Grassroots Women Speak Out on UN Women
Last Wednesday, a room of over 100 people sat captivated as 12 grassroots women from around the world shared their development experience and made recommendations on the need for UN Women to include them in consultative processes, speaking directly to Michelle Bachelet, UN Women staff and representatives from the governments on UN Women's board. With much delight, Bachelet made clear her firm commitment to the full inclusion of grassroots women leaders at all levels of work and to the issues that matter to them and listened wholeheartedly to the words of the women present. In her concluding remarks, Charlotte Bunch, representative of the GEAR Campaign and a long time leader in the global women's movement, also affirmed and appreciated the voices she heard, agreeing to support the idea proposed by women in the Speakout and proposing to working together to create a grassroots women's fund. The idea of holding preparatory consultations with rural women leaders prior to next year's CSW on Rural Women was proposed by Haydee Rodriguez and strongly taken up by Michelle Bachelet.
One after the other, women stated clearly the change they are making in their communities as the basis for their recommendations to UN Women:
"We, the women producers, hold up the economies of our countries, and we have trained our local governments...Why? Because we're women experts," stated Haydee Rodriguez from the Union of Cooperatives Las Brumas, of Nicaragua.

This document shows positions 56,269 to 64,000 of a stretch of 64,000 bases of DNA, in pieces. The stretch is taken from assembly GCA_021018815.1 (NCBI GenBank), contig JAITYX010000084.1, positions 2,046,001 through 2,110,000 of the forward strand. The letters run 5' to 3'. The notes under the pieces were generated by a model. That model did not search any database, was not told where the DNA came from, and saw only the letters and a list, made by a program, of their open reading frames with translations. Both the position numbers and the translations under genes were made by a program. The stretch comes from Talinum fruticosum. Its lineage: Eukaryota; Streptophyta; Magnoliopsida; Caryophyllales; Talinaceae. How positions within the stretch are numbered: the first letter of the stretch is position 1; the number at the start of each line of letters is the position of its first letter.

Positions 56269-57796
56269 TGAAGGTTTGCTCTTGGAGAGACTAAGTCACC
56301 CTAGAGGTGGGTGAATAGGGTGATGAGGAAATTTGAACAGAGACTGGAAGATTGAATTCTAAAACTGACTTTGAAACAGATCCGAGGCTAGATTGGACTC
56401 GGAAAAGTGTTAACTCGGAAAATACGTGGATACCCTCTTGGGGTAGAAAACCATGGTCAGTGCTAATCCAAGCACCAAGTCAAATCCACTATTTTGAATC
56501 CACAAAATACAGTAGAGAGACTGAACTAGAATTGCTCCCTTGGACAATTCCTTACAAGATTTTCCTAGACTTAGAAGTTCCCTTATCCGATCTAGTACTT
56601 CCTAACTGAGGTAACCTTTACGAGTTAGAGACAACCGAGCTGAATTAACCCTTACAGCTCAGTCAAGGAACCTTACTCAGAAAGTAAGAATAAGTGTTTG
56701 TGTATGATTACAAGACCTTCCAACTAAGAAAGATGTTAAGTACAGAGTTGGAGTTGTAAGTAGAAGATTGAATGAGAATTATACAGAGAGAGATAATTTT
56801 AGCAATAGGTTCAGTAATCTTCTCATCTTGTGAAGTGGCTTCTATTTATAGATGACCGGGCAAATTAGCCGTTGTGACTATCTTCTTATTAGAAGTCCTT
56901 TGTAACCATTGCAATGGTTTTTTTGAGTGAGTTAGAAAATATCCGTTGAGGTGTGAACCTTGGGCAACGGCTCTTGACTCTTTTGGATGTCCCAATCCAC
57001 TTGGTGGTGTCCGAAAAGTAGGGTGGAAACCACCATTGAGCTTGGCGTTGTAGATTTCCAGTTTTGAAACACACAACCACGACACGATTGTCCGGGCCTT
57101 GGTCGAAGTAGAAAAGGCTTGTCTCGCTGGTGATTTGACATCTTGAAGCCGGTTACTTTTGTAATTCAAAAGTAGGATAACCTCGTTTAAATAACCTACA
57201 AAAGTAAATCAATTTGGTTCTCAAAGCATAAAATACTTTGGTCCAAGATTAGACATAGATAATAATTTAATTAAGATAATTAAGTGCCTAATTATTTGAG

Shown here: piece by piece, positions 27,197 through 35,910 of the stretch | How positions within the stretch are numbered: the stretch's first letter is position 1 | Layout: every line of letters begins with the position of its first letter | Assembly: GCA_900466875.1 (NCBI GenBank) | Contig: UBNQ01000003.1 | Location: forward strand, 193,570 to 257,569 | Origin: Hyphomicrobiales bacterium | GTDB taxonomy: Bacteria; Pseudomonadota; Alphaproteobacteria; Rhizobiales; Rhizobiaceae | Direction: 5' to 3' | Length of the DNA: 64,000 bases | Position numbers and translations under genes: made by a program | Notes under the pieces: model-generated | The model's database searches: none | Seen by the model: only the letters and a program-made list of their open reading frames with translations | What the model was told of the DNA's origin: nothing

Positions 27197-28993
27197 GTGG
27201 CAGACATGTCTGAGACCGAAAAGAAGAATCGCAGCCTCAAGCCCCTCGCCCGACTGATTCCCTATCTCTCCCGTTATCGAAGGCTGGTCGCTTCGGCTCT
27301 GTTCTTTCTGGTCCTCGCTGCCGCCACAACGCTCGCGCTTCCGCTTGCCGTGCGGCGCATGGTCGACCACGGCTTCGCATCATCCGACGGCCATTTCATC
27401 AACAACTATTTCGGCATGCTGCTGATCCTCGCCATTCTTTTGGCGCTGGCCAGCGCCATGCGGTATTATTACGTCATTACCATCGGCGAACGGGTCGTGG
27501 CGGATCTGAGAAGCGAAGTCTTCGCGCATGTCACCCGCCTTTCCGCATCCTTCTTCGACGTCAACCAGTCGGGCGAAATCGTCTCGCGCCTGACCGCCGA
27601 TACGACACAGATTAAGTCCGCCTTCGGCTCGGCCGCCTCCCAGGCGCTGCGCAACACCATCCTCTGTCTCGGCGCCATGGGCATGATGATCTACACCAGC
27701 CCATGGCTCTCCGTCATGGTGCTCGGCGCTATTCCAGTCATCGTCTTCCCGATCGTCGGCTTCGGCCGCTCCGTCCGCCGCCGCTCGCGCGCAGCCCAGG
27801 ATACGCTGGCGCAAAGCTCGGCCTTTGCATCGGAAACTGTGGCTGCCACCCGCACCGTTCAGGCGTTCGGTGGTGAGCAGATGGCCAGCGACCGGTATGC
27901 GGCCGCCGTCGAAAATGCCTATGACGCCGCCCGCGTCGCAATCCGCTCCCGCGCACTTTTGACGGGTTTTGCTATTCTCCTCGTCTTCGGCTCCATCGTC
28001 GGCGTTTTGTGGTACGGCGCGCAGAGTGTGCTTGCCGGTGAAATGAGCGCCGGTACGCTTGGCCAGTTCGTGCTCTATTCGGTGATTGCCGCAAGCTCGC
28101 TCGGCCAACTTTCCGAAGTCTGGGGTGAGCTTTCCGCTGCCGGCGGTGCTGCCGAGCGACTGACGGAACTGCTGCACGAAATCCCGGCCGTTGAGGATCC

"I started my organization, Slum Women in Development, with 29 other grassroots women housed in overcrowded and unsafe homes who wanted to improve our living conditions." Because of the work that Joyce Nangobi and SWID has done in organizing Local to Local Dialogues to talk with their governments, they now hold local power: "We influence local decisions and they [local authorities] invite us to participate in planning and budget allocation."
Kathy Tom from Papua New Guinea called for safer cities work. "This is a new opportunity for UN Women to work with grassroots women. We ask that governments listen to our recommendations in planning for safer cities. So we call for consultation, support for peer learning.
Bachelet responded with enthusiasm: "We need to empower them [women] politically, so that grassroots leadership is heard. Women lives can be improved, skills developed and get help economically. This is the only way to have real autonomy. A woman can say no to violence if she has income . . . Many of you have seen me in other meetings and I've always said one of my concerns was not reaching women at the grassroots, in the most difficult situations, how do we get to women in communities?"
She made clear her independent position: "I believe that the people (El Pueblo) aren't only part of problem, they're part of solution. I'm not trying to be nice to you. This is music in my ears. The question is how to have two to four grassroots women to be made part of the advisory board."